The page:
CHEM 2222 Chapter 21 Notes
CHEM 2222 Chapter 21 Notes Chem 212 - Organic Chemistry II
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This 32 page Class Notes was uploaded by annafen on Sunday May 29, 2016. The Class Notes belongs to Chem 212 - Organic Chemistry II at Vanderbilt University taught by Dr. Alissa Hare in Spring 2016. Since its upload, it has received 5 views. For similar materials see Organic Chemistry II in Chemistry at Vanderbilt University.
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Date Created: 05/29/16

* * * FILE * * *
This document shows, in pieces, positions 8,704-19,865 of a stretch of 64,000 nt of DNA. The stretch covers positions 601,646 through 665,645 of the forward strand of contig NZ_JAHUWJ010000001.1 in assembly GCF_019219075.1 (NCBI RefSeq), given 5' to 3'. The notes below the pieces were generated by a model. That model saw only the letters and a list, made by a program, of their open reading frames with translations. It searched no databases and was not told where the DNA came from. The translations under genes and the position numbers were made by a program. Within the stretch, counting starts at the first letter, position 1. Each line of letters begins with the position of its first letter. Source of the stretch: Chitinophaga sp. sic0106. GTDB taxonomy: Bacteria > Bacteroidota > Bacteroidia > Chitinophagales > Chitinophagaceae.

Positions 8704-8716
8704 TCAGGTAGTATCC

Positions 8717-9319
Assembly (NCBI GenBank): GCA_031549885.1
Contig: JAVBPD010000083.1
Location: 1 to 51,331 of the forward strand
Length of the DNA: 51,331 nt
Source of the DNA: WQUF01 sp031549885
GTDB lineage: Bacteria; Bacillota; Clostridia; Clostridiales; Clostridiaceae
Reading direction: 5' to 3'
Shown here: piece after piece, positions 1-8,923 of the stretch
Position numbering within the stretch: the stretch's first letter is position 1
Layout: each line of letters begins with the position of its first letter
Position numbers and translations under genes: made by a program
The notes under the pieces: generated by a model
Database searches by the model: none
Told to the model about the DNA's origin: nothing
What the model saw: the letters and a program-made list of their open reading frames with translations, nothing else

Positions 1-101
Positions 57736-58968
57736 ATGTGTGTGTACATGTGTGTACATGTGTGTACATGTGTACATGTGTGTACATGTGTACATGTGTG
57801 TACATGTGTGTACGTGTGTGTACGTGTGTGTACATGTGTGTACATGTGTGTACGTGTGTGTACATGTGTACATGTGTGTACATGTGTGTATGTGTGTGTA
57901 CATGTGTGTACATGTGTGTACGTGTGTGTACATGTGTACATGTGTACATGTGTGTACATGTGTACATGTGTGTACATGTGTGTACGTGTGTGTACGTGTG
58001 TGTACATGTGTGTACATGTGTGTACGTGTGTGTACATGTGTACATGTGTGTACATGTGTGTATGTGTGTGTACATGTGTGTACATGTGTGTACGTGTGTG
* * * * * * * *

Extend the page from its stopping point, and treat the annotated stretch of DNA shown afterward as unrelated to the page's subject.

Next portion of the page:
21 1 Amine Nomenclature Amines • Amines are classified by the degree of substitution at N • Amines are named as alkylamines or as alkanamines 1 Amine Nomenclature • Amines as substituents are called an amino substituent • Substituents on the amine have N as locant 2 21.2 Structure and Bonding Structure • In alkylamines, nitrogen and carbon are both • In arylamines, like aniline the pyramidal nitrogen is flattened suggesting hybridization • In amides, the nitrogen is planar and Methylamine Aniline Formamide 3 Pyramidal Inversion • An amine with three different substituents on the nitrogen is chiral with the lone pair of electrons being the fourth substituent • Amines undergo pyramidal inversion which racemizes the chirality center • 4 21 4 Basicity of Amines Basicity of Amines • Amines are not very acidic, but the protonated amine (ammonium) is acidic + - • Alkyl ammonium ions, R NH X , have pKa val3es in the range of 10-11 (ammonium ion, H N X , has a pK = 9.3) 4 a • The ammonium ions of aryl amines and heterocyclic aromatic amines are more acidic than alkyl amines (pK < 5). a 5 Basicity of Amines • The lone pair of electrons on the nitrogen of aniline are conjugated with the π-electrons of the aromatic ring and are therefore less available for acid-base chemistry • Protonation removes the ability of the lone pair to be in conjugation • Substituents can greatly influence the basicity of the aniline 6 Basicity of Amines • Electron-donating substituents (-CH , -OH, -OCH ) make the substitut3d 3 aniline more basic than aniline • Electron-withdrawing substituents (-Cl, -NO ) make the substituted 2 aniline less basic than aniline 7 21.6 Reactions That Lead to Amines Preparation of Amines • Nucleophilic substitution • Nitration of arenes • Nucleophilic ring opening of epoxides 8 Preparation of Amines • Reaction of amines with ketones and aldehydes • Nucleophilic substitution of α-halo acids • Nucleophilic acyl substitution 9 21.7 Preparation of Amines by Alkylation of Ammonia Preparation of Amines • Ammonia and other alkylamines are good nucleophiles and react with 1º and 2º alkyl halides or tosylates via an S N 2 reaction yielding alkyl amines • 1º, 2º, and 3º amines all have similar reactivity in SN2 reactions • The initially formed monoalkylation product can undergo further reaction to yield a mixture of alkylated products 10 21.8 The Gabriel Synthesis of Primary Alkylamines The Gabriel Synthesis • This is the general method for synthesis of primary alkylamines • SN2 reaction with potassium phthalimide with alkyl halides or tosylates • Hydrazine then acidic or basic workup can be used to hydrolyze the N- substituted phthalimide 11 21 9 Preparation of Amines by Reduction Reduction Reactions • LiAlH reduce4 azides to 1º amines • LiAlH reduce4 nitriles to 1º amines • H + Ni2or Pd/C reduces nitro groups • LiAlH reduce4 amides 12 21 10 Reductive Amination Reductive Amination • Imines formed by condensation of amines and ketones and then are reduced to an amine 13 Reductive Amination • Sodium cyanoborohydride is a weak hydride source and will react with the iminium ion • This reaction can be done all at once because the NaBH CN reacts very 3 slowly with the ketone or aldehyde starting material 14 21.11 Reactions of Amines: A Review and a Preview Reactions of Amines • Reaction of ammonia and 1º amines with aldehyde and ketones to yield imines • Reaction of 2º amines with aldehyde and ketones with an α-proton to yield an enamine • Reaction of ammonia, 1º, and 2º amines with acid chloride, anhydrides and esters to make amides 15 21 12 Reaction of Amines with Alkyl Halides Reaction with Alkyl Halides • Just like with ammonia, amines and alkyl halides reaction via SN2 • Over-alkylation yields quaternary ammonium salts 16 21 13 The Hofmann Elimination The Hofmann Elimination • Elimination reaction (E2) with an quaternary ammonium as the leaving group • The elimination gives the least substituted alkene 17 The Hofmann Elimination • Steric effects control the elimination step to yield the anti-Zaitsev product = Hofmann product 18 21.14 Electrophilic Aromatic Substitution in Arylamines Reactions of Aniline • The aniline is often protected using acetic anhydride or acyl chloride to avoid cross-reactivity • Specifically for the Friedel-Crafts alkylation or acylation because the amine will complex with the AlCl 3 • The amide is also an ortho/para substituent but is less activating – Can be used to avoid over-halogenation 19 21 15 Nitrosation of Alkylamines Nitrosation of Alkylamines • Reaction of nitrous acid with amines yields the diazonium cation • The diazonium cation is a great leaving group and for secondary and tertiary amines, the carbocation is formed 20 Mechanism Continued 21 21 16 Nitrosation of Arylamines Nitrosation of Arylamines • Anilines react with nitrous acid HONO to yield diazonium salts • The aryl diazonium salt reacts with nucleophiles in substitution reactions • N is a 2reat leaving group Sandmeyer reaction: promoted by Cu(I) salts 22 Value of Aryl Diazonium Cations 1. Introduces substituents that are not available through other synthetic means - fluoro, iodo, cyano, and hydroxy 2. Allows the preparation of compounds with substitution patterns that are otherwise inaccessible 23 21 17 Synthetic Transformations of Aryl Diazonium Salts Formation of Phenols and Aryl Halides • Diazonium cations are hydrolyzed to phenols • Diazonium cations react with potassium iodide to form aryl iodides • Diazonium cations formed with the HBF to make aryl fluorides. This is 4 called Schiemann reaction 24 Sandmeyer Reaction • Diazonium cations react with copper(I) bromide and copper(I) chloride to form the corresponding aryl bromide or chloride • If CuCN is used, then the nitrile is made 25 Reduction of Aryl Diazonium Cations • Diazonium cations are reduced by with hypophosphorous acid (H PO ) 3 2 • This removes the amine group and can be used as a removable directing group 26 21 18 Azo Coupling Azo Coupling • Aryl diazonium cations are weak electrophiles that can be attacked by activated aromatics 27 21 19 Spectroscopic Analysis of Amines Infra Red Spectroscopy • Primary alkyl- and arylamines exhibit two peaks in the range 3000–3500 −1 cm • Secondary amines have one peak there • This is the same range as OH, but is less intense H 3(H C) 2 C-N4 2 2 -O-H H C3H C) H2C-O3 2 28 1 H NMRSpectroscopy • Nitrogen is less electronegative than oxygen and so shields neighboring nuclei to a greater extent • Hydrogens on carbons adjacent to the amine are usually in the δ 2.2 - 3.0 range • The chemical shifts and splittings of amino group protons are variable and are sensitive to solvent, concentration, and temperature 2H, s 3H, t 5H, m Ph-CH 2-N- -CH 2-CH 3 C 6H 5 2H, q -N-CH -2H 3 1H, s -N- H 29 13 C NMRand UV-vis Spectroscopy 13 • C NMR- Carbons that are bonded to nitrogen are more shielded than those bonded to oxygen but are more deshielded relative to an alkane 128.3 128.0 43.7 54.0 15.3 126.8 140.6 30 Mass Spectrometry • Nitrogen Rule: • The molecular ion of compounds with an odd number of nitrogens is odd • An even number of nitrogens give an even molecular weight. 31